Choice is that "Long Tail" of stuff that I might be interested in. I know I can get it at Amazon. I love talking with my classes about using Amazon for library services. For example, does this happen in your library: a patron makes a request, a form is filled out to be sent to the collection development department, and the librarian says "Check back in eight weeks." Instead, order it from Amazon with an Amazon prime account and get it in the building in 2 days. I've heard many librarians talking about these kind of services - even to the point of having the books mailed to the patron's home. Libraries could even buy used books - they're cheaper - to extend the budget.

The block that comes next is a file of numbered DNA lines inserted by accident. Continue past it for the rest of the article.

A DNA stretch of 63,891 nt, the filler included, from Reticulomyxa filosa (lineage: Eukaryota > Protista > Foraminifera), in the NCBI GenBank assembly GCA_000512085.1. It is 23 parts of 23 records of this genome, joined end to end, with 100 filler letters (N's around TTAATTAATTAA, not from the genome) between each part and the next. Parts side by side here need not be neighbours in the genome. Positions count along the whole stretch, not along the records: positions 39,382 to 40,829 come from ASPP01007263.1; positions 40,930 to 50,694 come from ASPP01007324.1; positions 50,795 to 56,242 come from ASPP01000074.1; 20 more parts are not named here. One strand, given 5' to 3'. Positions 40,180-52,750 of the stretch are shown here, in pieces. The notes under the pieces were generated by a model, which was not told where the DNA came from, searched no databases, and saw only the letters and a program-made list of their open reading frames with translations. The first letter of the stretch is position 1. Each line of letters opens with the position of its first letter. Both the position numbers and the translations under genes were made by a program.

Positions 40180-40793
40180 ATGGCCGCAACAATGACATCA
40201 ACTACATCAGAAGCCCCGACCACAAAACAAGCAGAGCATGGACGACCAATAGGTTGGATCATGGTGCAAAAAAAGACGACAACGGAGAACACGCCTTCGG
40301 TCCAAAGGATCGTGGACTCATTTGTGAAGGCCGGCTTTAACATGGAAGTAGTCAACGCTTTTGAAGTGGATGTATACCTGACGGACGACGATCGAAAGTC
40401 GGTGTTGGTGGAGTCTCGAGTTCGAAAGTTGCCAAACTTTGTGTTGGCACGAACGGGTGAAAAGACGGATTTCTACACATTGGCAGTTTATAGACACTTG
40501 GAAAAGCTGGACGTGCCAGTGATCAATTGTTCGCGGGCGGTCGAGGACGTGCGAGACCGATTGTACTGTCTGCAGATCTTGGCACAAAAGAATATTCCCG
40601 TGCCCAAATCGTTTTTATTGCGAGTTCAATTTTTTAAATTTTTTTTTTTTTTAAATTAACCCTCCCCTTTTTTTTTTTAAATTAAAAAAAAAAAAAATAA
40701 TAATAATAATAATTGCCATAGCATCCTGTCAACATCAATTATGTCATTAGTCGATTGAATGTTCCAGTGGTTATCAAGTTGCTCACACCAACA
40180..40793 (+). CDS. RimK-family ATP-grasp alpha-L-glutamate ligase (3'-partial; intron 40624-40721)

Service is two-fold. Service in-person and service via our electronic entrances. I take customer service very seriously. I know I'll get good service at certain places: Apple, certain hotels, dining etc. What's the perception of library service? I think it's all over the board: some libraries have incredible staff who do whatever they can to assist the user. Other libraries have staff that just don't want to be bothered by one more request. one more transaction. If that's you, it's time to get out of public service! Electronically, our systems and catalogs need to be better (I know, it's a given in libraryland that the OPAC sucks). But it is a very serious thing. Just recently, I needed a book for my research. The library I was in at the time had such a convoluted system to even search for books, I gave up and ordered it from amazon. it was easier. What does that say? I kept thinking "The user is not broken."